The beer has a scent that ranges from tart citrus to sweet balsamic vinegar, depending on the batch.
The taste is a nice combination of sweet and tart, which also has many fruity scents.
There are hints of spicy flavours as well.
This beer has very little hop bitterness and no apparent hop flavours.
Alcohol by volume ranges from 4% to 8%.
We have included the most popular types of Belgian beer; however, because Belgian beers have such a long history in brewing, many other types are available; the ones listed here are the most popular.

Types of wheat beer.

Wheat beer was traditionally made with 2-row pale wheat.
As a result, the beer is golden to pale yellow in colour.
This beer will have a hazy look due to the high protein level of the wheat.
This type of beer has a more murky appearance because of the use of top-fermenting ale yeast that is added after the beer has been brewed.
Wheat beer aromas vary by region.
The classic Bavarian wheat beer has a strong banana and clove flavour that is complemented by mildly bitter hops.
The high wheat percentage gives off a distinct malty aroma.
American wheat beers use aromatic citrus hops and pine, and newer types in Europe have aromas of vanilla, citrus and even bubblegum.

Wheat beers are typically well-balanced and approachable due to their low to moderate, and occasionally no, hopping.
The aftertaste of this beer is often dry.

The mouthfeel later is similar as from first sip.
Wheat beers have a medium body and a full, creamy mouthfeel, thanks to the wheat’s rich proteins and the yeast suspended in the beer.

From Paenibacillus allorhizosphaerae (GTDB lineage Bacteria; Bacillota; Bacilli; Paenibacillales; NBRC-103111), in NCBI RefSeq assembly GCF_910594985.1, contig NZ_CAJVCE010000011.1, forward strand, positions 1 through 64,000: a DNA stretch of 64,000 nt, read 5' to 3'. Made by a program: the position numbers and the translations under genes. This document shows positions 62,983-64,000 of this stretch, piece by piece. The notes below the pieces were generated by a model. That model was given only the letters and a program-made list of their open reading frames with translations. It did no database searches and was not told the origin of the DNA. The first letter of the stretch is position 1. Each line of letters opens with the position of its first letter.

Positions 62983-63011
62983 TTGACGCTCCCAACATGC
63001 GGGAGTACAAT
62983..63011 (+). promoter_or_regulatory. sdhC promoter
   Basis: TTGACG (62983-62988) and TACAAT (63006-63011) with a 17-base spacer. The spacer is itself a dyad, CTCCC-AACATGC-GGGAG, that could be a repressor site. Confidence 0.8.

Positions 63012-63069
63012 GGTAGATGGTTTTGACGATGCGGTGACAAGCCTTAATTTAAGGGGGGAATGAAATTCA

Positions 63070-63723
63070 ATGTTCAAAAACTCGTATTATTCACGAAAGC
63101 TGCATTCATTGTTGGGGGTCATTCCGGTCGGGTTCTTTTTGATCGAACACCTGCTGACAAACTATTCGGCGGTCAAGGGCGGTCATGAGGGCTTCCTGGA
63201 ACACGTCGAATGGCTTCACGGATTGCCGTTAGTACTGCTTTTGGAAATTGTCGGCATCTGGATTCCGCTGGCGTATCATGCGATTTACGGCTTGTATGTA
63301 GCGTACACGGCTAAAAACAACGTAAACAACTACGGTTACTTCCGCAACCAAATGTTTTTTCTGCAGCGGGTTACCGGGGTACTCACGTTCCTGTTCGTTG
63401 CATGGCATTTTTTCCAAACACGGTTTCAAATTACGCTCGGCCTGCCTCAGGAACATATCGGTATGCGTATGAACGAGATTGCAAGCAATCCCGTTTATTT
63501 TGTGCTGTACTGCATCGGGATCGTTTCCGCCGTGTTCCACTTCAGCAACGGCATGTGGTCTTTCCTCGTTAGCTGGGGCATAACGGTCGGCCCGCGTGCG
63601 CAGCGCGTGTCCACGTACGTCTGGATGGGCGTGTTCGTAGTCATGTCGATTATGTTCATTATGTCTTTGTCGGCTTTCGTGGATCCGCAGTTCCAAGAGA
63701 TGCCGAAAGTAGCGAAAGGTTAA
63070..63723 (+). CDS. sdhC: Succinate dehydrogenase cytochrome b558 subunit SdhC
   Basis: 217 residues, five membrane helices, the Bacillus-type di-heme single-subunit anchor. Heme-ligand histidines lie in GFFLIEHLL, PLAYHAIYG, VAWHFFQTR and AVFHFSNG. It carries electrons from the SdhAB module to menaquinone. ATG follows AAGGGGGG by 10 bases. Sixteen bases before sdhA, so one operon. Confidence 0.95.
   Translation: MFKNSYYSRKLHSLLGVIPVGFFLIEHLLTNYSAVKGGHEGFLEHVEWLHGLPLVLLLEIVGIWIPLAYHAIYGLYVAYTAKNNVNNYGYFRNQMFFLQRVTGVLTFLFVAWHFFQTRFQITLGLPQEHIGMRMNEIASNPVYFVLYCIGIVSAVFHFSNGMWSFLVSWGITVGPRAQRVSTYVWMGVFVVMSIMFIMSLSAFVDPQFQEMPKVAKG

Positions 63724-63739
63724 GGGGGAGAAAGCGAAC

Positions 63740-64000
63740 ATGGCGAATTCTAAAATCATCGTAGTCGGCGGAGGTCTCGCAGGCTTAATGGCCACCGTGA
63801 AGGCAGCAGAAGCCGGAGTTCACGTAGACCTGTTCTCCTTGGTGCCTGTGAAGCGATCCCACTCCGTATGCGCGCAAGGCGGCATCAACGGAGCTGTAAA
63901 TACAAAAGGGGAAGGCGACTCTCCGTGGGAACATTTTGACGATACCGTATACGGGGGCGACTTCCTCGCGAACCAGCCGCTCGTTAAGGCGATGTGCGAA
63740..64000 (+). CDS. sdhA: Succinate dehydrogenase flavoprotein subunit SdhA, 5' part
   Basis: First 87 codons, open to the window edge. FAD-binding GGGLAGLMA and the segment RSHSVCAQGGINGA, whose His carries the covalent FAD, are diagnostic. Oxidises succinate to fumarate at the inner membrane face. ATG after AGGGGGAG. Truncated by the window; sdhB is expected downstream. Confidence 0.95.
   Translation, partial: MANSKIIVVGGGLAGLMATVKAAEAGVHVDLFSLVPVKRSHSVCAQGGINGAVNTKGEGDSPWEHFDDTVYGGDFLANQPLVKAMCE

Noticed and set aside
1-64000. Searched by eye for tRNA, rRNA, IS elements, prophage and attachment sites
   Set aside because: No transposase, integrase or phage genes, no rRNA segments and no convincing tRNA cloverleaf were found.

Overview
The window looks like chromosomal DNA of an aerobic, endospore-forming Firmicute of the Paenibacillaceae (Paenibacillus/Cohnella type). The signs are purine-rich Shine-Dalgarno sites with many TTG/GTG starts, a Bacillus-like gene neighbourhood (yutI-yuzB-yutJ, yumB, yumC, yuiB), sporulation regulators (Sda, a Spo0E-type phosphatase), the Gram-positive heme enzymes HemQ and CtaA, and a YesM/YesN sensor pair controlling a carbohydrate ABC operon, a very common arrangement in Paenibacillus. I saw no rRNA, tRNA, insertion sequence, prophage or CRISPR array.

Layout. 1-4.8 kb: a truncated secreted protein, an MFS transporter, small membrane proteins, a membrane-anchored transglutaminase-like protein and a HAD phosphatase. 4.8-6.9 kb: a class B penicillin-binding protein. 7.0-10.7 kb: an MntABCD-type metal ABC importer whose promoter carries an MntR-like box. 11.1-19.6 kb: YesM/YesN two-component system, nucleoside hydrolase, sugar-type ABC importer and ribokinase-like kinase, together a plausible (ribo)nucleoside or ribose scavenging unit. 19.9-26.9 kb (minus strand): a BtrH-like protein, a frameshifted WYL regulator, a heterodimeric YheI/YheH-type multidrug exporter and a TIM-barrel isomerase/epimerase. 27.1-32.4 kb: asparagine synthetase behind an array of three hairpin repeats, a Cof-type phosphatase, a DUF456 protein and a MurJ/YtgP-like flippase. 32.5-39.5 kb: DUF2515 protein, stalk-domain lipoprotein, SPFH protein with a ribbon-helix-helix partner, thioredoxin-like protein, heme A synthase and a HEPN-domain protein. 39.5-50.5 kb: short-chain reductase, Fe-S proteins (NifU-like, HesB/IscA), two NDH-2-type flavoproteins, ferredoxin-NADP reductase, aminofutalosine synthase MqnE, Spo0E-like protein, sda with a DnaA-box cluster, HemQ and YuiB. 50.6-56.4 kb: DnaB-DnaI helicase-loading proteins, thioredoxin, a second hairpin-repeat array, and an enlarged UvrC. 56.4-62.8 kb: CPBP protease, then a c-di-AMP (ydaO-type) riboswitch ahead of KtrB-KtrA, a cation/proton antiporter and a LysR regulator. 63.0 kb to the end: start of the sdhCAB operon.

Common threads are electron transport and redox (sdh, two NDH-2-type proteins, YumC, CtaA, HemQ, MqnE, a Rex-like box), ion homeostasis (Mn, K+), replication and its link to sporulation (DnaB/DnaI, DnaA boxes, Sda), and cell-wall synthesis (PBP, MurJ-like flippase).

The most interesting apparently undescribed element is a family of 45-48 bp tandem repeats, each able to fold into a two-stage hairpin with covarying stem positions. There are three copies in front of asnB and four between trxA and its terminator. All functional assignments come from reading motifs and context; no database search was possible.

Wheat beers come in as many varieties as there are geographical locations.
In an American bar, you will be forced to drink a weizen because there will be no other option available as weizen their very popular.
If you go to a pub in France, Belgium, Germany, or the United Kingdom, the options are nearly limitless comparing to US.

Types of speciality beers.

Speciality beers can be of any variety or style, depending on the denomination that they are sold under, that can be literally anything.
A distinctive ingredient, such as honey or pumpkin, is frequently used to distinguish one beer style from another. These ingredients can be used in almost any beer style.
Chocolate or cocoa beers, coffee beers, fruit and vegetable beers, gluten-free beers, herb and spice beers, honey beers, fruit beers and many more to name.

That’s pretty much everything you need to know.
I advise anyone who is interested in learning more about beer’s history or who wants to become a beer expert to pick up this book because it covers everything, I call it my self beer Bible, but actually it is, and it’s correctly named 🙂

You may want to check out this wonderful writer and wonderful person in overall on his official website : Jeff Alworth

Last edited July 14, 2021. Further edits possible to improve post informativeness.